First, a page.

What is the White Cotton Stuff on the Cactus?
This white cottony stuff on your cactus is mealybugs or adult cochineal scale insects. These sap-sucking bugs infest the newer growths of your plant and remain hidden in the rosettes of leaves. Mealybugs feed on new developments and continue to thrive and survive while damaging the plant.
To deter these pests, use isopropyl alcohol-dipped Q-tips and rub the infested areas of your cactus plant. Or you can also remove them manually when in low numbers.
Apply insecticidal soap with half-strength dilutions every week throughout the growing season to kill these sap feeders’ population’s pests.
What are the Tiny Black Spots on my Succulents?
These black spots on your succulent plants are due to several reasons. It can be water warts caused by Pythium fungus or overwatering, root rot, chemical burn, insect pests, and viral infections.
To treat these black spots on your succulents, avoid overwatering and allow the potting soil to dry out completely. Repot into a new pot with fresh potting mix and prune off the rotten roots to prevent further damage. Apply fungicide sprays in early spring to inhibit the spore germination, letting the plant thrive.
What Does Scale Look Like on Succulents?
The infestations of scale insects on succulents are easy to spot. They appear as raised small bumps of dark brown or black.
Scale insects thrive on the tasty nutrients of the succulents, and if left untreated, they’ll continue to multiply and feed. Their constant feeding leads to foliage damage.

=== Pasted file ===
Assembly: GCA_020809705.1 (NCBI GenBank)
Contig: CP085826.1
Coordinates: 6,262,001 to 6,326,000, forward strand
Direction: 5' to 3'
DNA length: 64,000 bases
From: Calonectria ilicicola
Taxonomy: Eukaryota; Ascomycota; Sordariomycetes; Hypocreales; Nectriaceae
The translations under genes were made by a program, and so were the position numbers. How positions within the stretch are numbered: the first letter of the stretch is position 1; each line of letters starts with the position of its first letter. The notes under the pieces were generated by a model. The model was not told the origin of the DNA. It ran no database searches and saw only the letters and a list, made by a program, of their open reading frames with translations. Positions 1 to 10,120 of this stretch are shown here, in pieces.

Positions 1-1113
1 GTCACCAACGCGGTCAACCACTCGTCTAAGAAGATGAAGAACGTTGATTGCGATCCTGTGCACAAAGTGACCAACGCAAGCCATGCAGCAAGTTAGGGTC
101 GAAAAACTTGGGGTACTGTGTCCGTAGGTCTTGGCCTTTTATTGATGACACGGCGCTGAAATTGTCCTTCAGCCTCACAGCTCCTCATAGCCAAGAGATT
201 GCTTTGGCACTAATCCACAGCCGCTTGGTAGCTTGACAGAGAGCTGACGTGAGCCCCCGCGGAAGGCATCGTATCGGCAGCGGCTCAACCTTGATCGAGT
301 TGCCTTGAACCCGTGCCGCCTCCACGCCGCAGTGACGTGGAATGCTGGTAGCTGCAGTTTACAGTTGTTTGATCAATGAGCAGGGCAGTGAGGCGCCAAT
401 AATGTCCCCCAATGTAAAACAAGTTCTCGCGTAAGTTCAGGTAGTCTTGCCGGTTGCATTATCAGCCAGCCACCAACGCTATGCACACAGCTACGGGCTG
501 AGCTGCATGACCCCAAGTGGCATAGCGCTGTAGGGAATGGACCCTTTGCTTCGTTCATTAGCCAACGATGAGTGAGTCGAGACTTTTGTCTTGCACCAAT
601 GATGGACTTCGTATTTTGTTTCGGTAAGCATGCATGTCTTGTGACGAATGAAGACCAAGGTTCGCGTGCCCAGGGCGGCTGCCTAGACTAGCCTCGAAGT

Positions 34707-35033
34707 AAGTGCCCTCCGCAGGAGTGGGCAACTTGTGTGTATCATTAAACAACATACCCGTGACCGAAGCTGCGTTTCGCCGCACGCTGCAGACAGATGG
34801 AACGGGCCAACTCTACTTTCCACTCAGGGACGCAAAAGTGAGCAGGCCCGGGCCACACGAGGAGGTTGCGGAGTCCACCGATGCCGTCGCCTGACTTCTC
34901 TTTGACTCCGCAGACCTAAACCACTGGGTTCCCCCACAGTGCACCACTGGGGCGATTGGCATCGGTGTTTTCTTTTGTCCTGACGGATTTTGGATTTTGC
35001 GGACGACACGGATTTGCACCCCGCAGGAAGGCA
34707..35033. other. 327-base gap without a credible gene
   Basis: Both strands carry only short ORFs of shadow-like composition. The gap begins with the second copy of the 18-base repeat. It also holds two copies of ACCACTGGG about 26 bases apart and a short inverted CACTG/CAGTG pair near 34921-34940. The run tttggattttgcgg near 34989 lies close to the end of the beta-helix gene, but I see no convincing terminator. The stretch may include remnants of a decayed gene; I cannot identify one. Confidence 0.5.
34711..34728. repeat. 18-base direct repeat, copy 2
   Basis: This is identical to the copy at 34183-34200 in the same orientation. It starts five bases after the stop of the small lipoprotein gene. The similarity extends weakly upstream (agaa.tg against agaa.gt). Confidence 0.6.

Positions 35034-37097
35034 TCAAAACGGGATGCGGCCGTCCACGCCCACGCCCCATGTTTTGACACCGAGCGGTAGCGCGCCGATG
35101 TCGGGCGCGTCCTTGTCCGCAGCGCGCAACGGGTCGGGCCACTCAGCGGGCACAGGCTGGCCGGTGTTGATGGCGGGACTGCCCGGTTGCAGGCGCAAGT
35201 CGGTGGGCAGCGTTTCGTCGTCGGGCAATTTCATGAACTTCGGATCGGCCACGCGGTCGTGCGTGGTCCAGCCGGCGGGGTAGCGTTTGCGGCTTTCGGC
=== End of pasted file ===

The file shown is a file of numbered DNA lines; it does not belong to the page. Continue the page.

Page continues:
When removed from host plants, these scales leave behind sticky substances and powdery masses that reduce the aesthetic value of plants.
How often should Succulents be Watered?
There is only one rule to water your succulents: water only when the soil of your plants is bone dry. Apply once a week (growing season) for your indoor potted plants and every two weeks in winter.
In contrast, outdoor groundcovers require watering thrice per week, particularly in the summer season and once a week in winter.
What are the Signs of Mold Sickness in Plants?
The most common sign of mold diseases in plants is the development of brown spots on leaf and flower buds. Cottony masses (fungus bodies or mycelia) are also present on the infested leaves and flowering stalks. At the same time, the symptoms of infection are defoliation and browning of leaves with stunted growth.
Sources for Further Reading
- Gray mold in the flower garden. (n.d.). UMN Extension. Retrieved October 17, 2022, from https://extension.umn.edu/plant-diseases/gray-mold-flower-garden
- Colorado State University Extension. (2016, February 22). Powdery Mildews – 2.902. Extension. Retrieved October 17, 2022, from https://extension.colostate.edu/topic-areas/yard-garden/powdery-mildews-2-902/
- Sooty Mold Management Guidelines–UC IPM. (n.d.). Retrieved October 17, 2022, from http://ipm.ucanr.edu/PMG/PESTNOTES/pn74108.html